Summary of site:
Fossils serve many roles in geology but they are particularly valuable in the dating of rocks. The time span from the earliest appearance of a particular fossil species in the geological record to its final demise is described as its range. Some species have very long age ranges (over 10 million years) and are only valuable for dating in the most general of terms but others exist only fleetingly and give precise age information. Ideal zonal fossils (defining a time zone) should be plentiful, wide ranging (not confined to a specialised habitat), visible to the naked eye and rapidly evolving so that individual species have only a brief life span. For significant parts of the last 570 million years (from the time when recognisable fossils first appear in rocks) all these criteria are not met and in these circumstances geologists may resort to microfossils (microscopic remains such as spores, foraminifera, conodonts etc) to provide a chronological framework. There is one other serious limitation of fossils; they cannot give an exact numerical age i.e. in millions of years, described as an absolute age. They can only give an age relative to other fossils. Absolute ages are the preserve of radiometric dating, based on the decay rates of radioactive minerals. Correlations of the two methods are now refined and present geologists with very powerful tools.
The Carboniferous rocks of the Ballycastle area have posed a long-standing dating problem. Along the coast from Doon, east of the golf course extending east around Fair Head into Murlough Bay, there is a series of poor quality coal measures that were exploited from mediaeval times until the second half of the 20th century. It has always been known that they were much earlier than the productive measures in Britain and that they spanned the boundary of two major epochs of the Carboniferous period, the Visean and the succeeding Namurian. The problem was exactly where to draw the line.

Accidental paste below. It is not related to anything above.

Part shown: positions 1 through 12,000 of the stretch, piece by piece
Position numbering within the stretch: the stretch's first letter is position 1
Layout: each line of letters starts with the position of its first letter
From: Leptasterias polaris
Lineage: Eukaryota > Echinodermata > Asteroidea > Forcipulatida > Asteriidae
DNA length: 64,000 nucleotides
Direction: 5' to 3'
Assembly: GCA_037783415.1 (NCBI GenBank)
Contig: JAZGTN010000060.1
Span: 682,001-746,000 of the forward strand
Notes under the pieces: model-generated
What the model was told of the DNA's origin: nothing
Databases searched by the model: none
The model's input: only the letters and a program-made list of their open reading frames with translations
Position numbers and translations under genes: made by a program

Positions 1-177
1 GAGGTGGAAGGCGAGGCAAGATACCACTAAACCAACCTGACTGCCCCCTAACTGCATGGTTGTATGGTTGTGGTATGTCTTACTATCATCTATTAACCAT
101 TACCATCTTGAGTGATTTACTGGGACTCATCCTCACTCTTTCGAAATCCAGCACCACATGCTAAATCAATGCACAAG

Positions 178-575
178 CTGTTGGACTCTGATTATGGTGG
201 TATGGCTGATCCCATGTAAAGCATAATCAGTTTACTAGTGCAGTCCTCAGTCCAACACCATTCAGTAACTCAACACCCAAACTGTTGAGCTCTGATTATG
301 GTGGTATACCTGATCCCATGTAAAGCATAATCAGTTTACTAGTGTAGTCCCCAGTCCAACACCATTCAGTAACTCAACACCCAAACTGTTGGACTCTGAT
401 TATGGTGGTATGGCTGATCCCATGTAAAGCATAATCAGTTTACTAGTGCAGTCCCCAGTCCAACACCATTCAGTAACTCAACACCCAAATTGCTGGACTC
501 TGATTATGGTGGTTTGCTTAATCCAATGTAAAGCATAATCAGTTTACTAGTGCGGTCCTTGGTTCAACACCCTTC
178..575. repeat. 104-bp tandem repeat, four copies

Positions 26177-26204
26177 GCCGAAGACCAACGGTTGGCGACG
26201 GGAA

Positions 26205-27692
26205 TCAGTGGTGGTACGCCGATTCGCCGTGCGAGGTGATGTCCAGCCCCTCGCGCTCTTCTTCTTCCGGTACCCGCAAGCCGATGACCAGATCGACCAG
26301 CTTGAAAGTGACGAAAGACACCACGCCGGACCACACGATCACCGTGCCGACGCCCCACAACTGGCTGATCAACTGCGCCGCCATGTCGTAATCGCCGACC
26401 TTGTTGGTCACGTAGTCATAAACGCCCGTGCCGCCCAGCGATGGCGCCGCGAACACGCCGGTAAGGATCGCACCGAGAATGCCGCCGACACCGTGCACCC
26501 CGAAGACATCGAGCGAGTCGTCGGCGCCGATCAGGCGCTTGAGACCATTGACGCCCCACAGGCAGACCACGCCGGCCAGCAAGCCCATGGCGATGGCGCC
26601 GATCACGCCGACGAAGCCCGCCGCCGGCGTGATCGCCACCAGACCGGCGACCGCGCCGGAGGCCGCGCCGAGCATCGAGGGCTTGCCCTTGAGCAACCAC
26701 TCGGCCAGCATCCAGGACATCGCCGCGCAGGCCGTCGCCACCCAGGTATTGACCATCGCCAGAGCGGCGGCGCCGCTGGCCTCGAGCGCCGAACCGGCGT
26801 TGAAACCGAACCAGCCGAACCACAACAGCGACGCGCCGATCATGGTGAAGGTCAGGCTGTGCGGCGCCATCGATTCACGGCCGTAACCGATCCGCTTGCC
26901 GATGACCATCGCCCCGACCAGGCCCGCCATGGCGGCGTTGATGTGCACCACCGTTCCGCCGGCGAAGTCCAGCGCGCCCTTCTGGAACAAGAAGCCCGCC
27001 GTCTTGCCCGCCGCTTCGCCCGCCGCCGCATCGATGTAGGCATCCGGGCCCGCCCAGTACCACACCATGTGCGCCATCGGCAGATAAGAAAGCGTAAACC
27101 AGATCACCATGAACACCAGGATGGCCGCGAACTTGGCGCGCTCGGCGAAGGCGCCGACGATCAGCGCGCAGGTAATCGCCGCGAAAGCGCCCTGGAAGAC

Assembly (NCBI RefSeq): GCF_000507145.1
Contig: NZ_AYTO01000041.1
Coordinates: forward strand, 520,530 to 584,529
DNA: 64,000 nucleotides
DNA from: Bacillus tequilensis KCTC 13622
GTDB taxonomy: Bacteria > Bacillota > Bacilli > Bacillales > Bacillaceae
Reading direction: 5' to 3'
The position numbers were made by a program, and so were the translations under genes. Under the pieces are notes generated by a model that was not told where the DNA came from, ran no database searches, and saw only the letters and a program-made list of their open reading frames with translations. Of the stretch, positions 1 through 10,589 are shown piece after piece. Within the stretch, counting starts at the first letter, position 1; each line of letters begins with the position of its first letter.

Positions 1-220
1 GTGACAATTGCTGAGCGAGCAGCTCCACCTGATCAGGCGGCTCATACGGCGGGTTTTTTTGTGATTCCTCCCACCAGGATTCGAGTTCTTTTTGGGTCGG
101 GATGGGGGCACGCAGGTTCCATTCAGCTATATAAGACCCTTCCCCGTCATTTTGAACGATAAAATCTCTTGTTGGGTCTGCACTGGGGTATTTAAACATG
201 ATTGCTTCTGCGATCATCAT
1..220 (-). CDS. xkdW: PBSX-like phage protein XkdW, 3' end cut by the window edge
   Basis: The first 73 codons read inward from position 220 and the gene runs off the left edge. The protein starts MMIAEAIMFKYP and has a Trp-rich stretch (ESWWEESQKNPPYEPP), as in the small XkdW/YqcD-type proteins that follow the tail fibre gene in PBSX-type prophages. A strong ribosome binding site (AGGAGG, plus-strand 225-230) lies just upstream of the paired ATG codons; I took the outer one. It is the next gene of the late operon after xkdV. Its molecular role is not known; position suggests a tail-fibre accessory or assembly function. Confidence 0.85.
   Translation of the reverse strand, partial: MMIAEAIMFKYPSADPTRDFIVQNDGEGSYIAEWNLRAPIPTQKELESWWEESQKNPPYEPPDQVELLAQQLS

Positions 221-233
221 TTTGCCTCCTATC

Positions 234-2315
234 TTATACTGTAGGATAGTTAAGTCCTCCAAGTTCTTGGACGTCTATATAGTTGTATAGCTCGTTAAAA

The rocks in the key part of the section are sandstones, mudstones and shales with coal seams and occasional marine bands. Limestones are few and thin but the Main Limestone Member, mostly mudstone but with three thin limestones, is around 20 m thick and is of particular importance because it contains a large brachiopod, Gigantoproductus giganteus with a late Visean age, probably restricted to its last two age stages, the Asbian and the Brigantian, but most common in the Brigantian. The next fossil of importance occurs about 80 m above the top of the Main Limestone in McGildowney’s Marine Band and is another brachiopod, Schellwienella rotundata, definitely of Namurian age. With no other age indicators the boundary between the Visean and the Namurian was arbitrarily drawn at the base of the Main Coal, about 30 m below McGildowney’s Marine Band.
In 1973, in the course of routine fieldwork, goniatites (early relatives of the ammonites) were found in a lime-rich sandstone immediately above the Main Limestone Member. Goniatites match almost all the criteria of good zonal fossils and have very limited age ranges. All 15 specimens collected belonged to the genus Sudeticeras and one was sufficiently well preserved to be identified to species, namely Sudeticeras adeps, confined to the P2b goniatite zone which is limited to the Brigantian stage, definitely Visean and its very last part, giving an unambiguous age.
The last 1.25 m of shales and limestones above the goniatite bed mark the transition from marine to deltaic conditions but the boundary between the Visean and the Namurian has remained at the base of the Main Coal.
This site demonstrates the significance of new fossils finds in rocks previously considered to have been thoroughly studied and illustrates the importance of accumulating dating evidence from good zonal fossils in age determination.